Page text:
Bladder Neurophysiology – Bladder distention activates detrusor stretch (δ) receptors, which in turn activate the sacral micturition center at S2-4. During bladder filling, the intact cerebral cortex inhibits the sacral micturition center and reflex bladder contraction. Also, sympathetic efferents (arising from ≈T10-L2, hypogastric nerve) stimulate fundal β-receptors (relaxation) and trigonal/bladder neck α-receptors (contraction), the overall effect of which is storage. (Mnemonic: sympathetic is for storage; parasympathetic is for peeing.)

17

Bladder Neurophysiology
The first sensation of bladder filling is typically at ≈___________ mL. Fullness may be appreciated at ≈___________ to ___________ mL. Voluntary continence is maintained via somatic efferents (Onuf's nucleus, S2-4, pudendal nerve), which innervate the external urethral sphincter.

Bladder Neurophysiology
The first sensation of bladder filling is typically at ≈100 mL. Fullness may be appreciated at ≈300 to 400 mL. Voluntary continence is maintained via somatic efferents (Onuf's nucleus, S2-4, pudendal nerve), which innervate the external urethral sphincter.

18

Bladder Neurophysiology
With voiding, urethral sphincter pressure drops and the detrusor contracts (stimulated by parasympathetic fibers from the sacral micturition center, traveling in the pelvic nerves). This synergic interaction between sphincter and detrusor is coordinated by the ___________ micturition center (Fig. 24-1).

Bladder Neurophysiology
With voiding, urethral sphincter pressure drops and the detrusor contracts (stimulated by parasympathetic fibers from the sacral micturition center, traveling in the pelvic nerves). This synergic interaction between sphincter and detrusor is coordinated by the pontine micturition center (Fig. 24-1).

19

Neurogenic Bladder – A ___________ (i.e., TBI and stroke) lesion can cause detrusor ___________, w/o detrusor–sphincter dyssynergia (DSD). Symptoms can include frequency and incontinence (“failure to store”). Treatment options may include timed voids (i.e., offer bedpan q2h), urinary collection devices (i.e., condom catheter), or anticholinergics (e.g., oxybutynin).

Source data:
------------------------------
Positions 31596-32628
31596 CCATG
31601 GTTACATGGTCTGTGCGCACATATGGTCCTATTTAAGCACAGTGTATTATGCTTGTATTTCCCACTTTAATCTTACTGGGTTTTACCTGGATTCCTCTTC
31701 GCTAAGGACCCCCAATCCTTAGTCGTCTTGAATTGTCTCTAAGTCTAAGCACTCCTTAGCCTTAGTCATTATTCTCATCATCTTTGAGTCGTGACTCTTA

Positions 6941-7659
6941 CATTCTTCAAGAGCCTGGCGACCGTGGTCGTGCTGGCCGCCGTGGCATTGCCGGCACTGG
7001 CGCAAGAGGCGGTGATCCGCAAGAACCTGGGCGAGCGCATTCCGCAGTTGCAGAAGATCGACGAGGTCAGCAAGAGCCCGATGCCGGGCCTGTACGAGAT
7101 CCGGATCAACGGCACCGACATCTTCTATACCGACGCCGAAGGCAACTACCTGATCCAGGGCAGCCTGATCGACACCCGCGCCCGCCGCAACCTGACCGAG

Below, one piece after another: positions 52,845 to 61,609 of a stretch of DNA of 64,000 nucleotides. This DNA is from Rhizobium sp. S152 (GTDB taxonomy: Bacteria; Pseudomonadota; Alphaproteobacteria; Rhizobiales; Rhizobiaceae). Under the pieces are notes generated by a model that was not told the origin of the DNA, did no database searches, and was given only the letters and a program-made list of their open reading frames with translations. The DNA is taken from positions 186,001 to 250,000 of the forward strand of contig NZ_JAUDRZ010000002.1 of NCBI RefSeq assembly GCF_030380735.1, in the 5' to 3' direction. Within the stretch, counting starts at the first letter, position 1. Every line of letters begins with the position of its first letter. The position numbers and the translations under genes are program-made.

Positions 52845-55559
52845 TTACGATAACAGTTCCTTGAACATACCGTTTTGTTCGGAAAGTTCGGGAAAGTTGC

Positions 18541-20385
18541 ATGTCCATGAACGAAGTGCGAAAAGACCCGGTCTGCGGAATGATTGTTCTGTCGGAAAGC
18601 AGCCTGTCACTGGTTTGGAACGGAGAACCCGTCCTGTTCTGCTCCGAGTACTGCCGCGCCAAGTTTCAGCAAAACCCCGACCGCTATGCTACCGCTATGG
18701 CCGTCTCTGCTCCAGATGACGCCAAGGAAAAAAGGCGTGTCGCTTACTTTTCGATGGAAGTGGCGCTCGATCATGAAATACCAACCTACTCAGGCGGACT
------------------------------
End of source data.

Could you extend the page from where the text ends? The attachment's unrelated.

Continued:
Neurogenic Bladder – A suprapontine (i.e., TBI and stroke) lesion can cause detrusor hyperreflexia, w/o detrusor–sphincter dyssynergia (DSD). Symptoms can include frequency and incontinence (“failure to store”). Treatment options may include timed voids (i.e., offer bedpan q2h), urinary collection devices (i.e., condom catheter), or anticholinergics (e.g., oxybutynin).

20

Neurogenic Bladder
A ___________ SCI can cause DSD, which is characterized by the lack of sphincter relaxation during bladder contraction. This may manifest as urinary retention (“failure to empty”) and eventually result in vesicoureteral reflux due to high bladder contraction pressures. Treatment options include clean intermittent catheterization (CIC) (e.g., volumes 400 to 500) and oral or intravesical anticholinergics (e.g., capsaicin and resiniferatoxin), α-adrenergic blockers, indwelling catheterization, stent placement, sphincterotomy, sphincter botulinum injection, or neuro-stimulation.

Neurogenic Bladder
A suprasacral SCI can cause DSD, which is characterized by the lack of sphincter relaxation during bladder contraction. This may manifest as urinary retention (“failure to empty”) and eventually result in vesicoureteral reflux due to high bladder contraction pressures. Treatment options include clean intermittent catheterization (CIC) (e.g., volumes 400 to 500) and oral or intravesical anticholinergics (e.g., capsaicin and resiniferatoxin), α-adrenergic blockers, indwelling catheterization, stent placement, sphincterotomy, sphincter botulinum injection, or neuro-stimulation.

21

Neurogenic Bladder
A sacral or peripheral nerve lesion can cause detrusor ___________, which may manifest as retention or overflow incontinence. Treatment options may include Valsalva maneuver, suprapubic pressure (Crede) or percussion, cholinergic agonists (e.g., bethanechol), CIC, or indwelling catheter.

Neurogenic Bladder
A sacral or peripheral nerve lesion can cause detrusor areflexia, which may manifest as retention or overflow incontinence. Treatment options may include Valsalva maneuver, suprapubic pressure (Crede) or percussion, cholinergic agonists (e.g., bethanechol), CIC, or indwelling catheter.